Monday, Jun 25, 2018
One of America's Great Newspapers ~ Toledo, Ohio



Tiny schools surrounded by water square off

Basketball teams are united by unique challenges, opportunities

  • 8n1island

    Coach Craig Schuffenecker, center right, and the Put-in-Bay High School basketball team will play Beaver Island’s team for the first time on Monday.


  • g08Island-map-jpg

  • g08island-jpg


Coach Craig Schuffenecker, center right, and the Put-in-Bay High School basketball team will play Beaver Island’s team for the first time on Monday.


Two island basketball teams, separated by a state line and hundreds of mainland miles, will meet Monday in an epic away game for the Put-in-Bay High School Panthers.

Players from Lake Erie’s South Bass Island will have traveled about 400 miles — by school vans and airplane — when they tip off against the Beaver Island boys basketball team in a game held on the remote Lake Michigan island in northern Michigan.

The co-ed Panther team, made up of 10 boys and four girls, plans to spend tonight on foe’s turf — in sleeping bags on the classroom floors at Beaver Island Community School. On Monday they’ll play their hosts in a morning game and return Tuesday to their Ohio island.

It’s the first game between the two tiny schools surrounded by water, both united by the unique challenges of finding enough players to fill a roster and the scheduling difficulties of arranging flights and watching weather forecasts that can force forfeits.

Craig Schuffenecker, the Put-in-Bay basketball coach who doubles as the junior high and high school social studies teacher at the 74-student kindergarten through 12th-grade school, said the opportunities are worth the logistical hurdles.

Teaching teamwork, emphasizing physical fitness, and providing a wintertime activity are among basketball’s benefits. But there’s also intangibles such as building school pride and giving island teens a chance to experience the hallowed high school traditions of game night.

“[For] all the other schools on the mainland, Friday nights [are] important. We want to try to create that experience for our students as well,” Mr. Schuffenecker said.

Most of the 18 Put-in-Bay high schoolers are teammates as well as classmates. Some years the school has enough girls and boys to field separate teams, but many seasons they combine to form one co-ed team.

When all the girls are on the court together, the players call it the “dream team,” said Patrick Myers, an islander who announces Put-in-Bay home games. He will provide live play-by-play to accompany an online game video stream at

Put-in-Bay schedules about 15 basketball games each season, facing freshman and junior varsity squads around northwest Ohio from Ottawa Hills to Elyria.

The school matched up before against another Michigan island, Lake Huron’s Mackinac Island. Continuing the island vs. island tradition is “about sharing individual island culture” as much as it is about a game, Mr. Myers said.

Many players hang out on and off the court and have grown up together on South Bass Island, where residents often leave their houses and cars — but not their minnow stashes — unlocked.

“When we come home, it’s nothing to see all the kids around your table eating your pizza,” Mr. Myers said.

The island atmosphere makes for tight bonds, said point guard Cody Porche, a 17-year-old senior.

“I think it’s pretty awesome,” he said. “Everyone’s really good friends and close like brothers and sisters.”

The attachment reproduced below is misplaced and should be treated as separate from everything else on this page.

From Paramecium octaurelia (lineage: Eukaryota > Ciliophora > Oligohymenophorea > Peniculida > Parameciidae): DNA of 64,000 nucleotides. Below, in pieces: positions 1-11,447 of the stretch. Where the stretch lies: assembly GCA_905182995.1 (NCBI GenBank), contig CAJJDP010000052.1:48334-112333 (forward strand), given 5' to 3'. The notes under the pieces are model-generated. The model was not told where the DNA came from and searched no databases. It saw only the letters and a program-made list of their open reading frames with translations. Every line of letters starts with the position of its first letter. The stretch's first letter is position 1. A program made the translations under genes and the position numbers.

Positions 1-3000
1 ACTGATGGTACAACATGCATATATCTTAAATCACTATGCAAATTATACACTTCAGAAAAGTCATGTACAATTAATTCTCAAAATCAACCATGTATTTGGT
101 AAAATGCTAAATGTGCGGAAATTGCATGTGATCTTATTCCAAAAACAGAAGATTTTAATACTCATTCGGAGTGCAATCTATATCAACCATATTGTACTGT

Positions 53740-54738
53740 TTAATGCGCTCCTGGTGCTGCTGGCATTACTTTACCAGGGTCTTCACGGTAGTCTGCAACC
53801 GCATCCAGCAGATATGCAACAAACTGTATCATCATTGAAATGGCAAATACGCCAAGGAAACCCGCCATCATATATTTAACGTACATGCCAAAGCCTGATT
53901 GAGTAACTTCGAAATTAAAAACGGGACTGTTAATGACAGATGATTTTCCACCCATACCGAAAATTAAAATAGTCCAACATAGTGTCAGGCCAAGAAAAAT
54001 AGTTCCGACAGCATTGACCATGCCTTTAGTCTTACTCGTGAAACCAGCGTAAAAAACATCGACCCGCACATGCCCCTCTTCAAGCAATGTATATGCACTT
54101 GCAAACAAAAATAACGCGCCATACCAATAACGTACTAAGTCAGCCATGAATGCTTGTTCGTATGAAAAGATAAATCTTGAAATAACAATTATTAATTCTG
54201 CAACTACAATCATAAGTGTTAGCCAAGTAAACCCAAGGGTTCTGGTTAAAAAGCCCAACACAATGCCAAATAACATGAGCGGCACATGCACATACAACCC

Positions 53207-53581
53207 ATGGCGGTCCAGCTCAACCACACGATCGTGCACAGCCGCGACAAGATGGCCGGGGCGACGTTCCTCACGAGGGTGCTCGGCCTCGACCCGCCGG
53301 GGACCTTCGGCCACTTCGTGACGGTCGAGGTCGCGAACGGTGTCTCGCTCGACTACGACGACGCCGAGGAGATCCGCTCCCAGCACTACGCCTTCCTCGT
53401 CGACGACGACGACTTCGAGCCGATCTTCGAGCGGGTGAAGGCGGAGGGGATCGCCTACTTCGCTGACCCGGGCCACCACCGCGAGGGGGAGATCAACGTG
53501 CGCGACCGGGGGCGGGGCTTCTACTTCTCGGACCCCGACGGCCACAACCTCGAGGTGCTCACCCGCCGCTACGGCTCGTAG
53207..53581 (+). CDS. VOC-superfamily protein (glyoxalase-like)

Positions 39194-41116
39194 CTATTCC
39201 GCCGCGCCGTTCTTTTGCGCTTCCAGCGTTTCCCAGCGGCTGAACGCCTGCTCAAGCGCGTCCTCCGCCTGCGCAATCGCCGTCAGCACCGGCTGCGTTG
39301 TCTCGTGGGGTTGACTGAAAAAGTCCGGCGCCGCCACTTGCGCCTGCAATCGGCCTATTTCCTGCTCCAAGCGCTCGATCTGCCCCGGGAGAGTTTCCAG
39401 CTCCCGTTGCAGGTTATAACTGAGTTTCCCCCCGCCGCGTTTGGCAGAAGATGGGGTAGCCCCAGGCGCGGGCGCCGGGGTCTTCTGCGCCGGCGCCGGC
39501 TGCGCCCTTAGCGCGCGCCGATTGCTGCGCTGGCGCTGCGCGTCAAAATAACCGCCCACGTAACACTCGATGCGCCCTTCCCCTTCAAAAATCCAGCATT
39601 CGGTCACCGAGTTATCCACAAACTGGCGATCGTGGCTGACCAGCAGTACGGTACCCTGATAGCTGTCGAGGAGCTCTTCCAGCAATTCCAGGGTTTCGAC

Most Put-in-Bay away games require the team to spend the night on the mainland since island-bound planes don’t fly in dark skies. Students bring laptop computers if they have homework to finish.

The Beaver Island game requires even more planning and time than a typical off-island matchup. Put-in-Bay’s itinerary includes a Detroit Red Wings hockey game on the way up north and a flight from Charlevoix, Mich., to the Lake Michigan locale.



Also squeezed into the trip is time to meet Beaver Island students, battle over board games, and play together during an open gym, said Beaver Island’s Athletic Director Kerry Smith.



Eighteen Put-in-Bay students — 14 basketball players, two cheerleaders, a mascot, and a team manager — will make the trip along with three adults who will drive the school vans, Mr. Schuffenecker said.

The school’s athletic fund will cover most of the trip’s expenses, while Beaver Island will help out with some meals, said Steven Poe, Put-in-Bay superintendent. He didn’t know what the total travel cost would be.

“Even though we are a small school we pride ourselves on giving our students opportunity for learning outside of the classroom,” Mr. Poe said. “Our kids certainly look forward to these opportunities and look forward to competing.”

Put-in-Bay also offers archery, volleyball, cross country, a quiz bowl team, and a fishing team for students.

Beaver Island’s school faces some of the same obstacles because of its small size and remote geography. The high school has two dozen high school students, Ms. Smith said. Its basketball teams compete in a league of small Upper Peninsula schools, and the biggest rival is Mackinac Island.

Away games mean boarding airplanes, and home games bring hospitality duties like letting the opposing team sleep overnight at the school and using locker room showers.

Through sporting events and travel, students learn to branch out, she said, and “to meet new people and be able to be self-sufficient and not so reliant on the island way.”

“It’s a different way of life,” she said.

Contact Vanessa McCray at: or 419-724-6056, or on Twitter @vanmccray.

Click to comment

Quis autem vel eum iure reprehenderit qui in ea voluptate velit esse quam nihil molestiae consequatur, vel illum qui dolorem?

Temporibus autem quibusdam et aut officiis debitis aut rerum necessitatibus saepe eveniet.

Copyright © 2018 Toledo Blade

To Top

Fetching stories…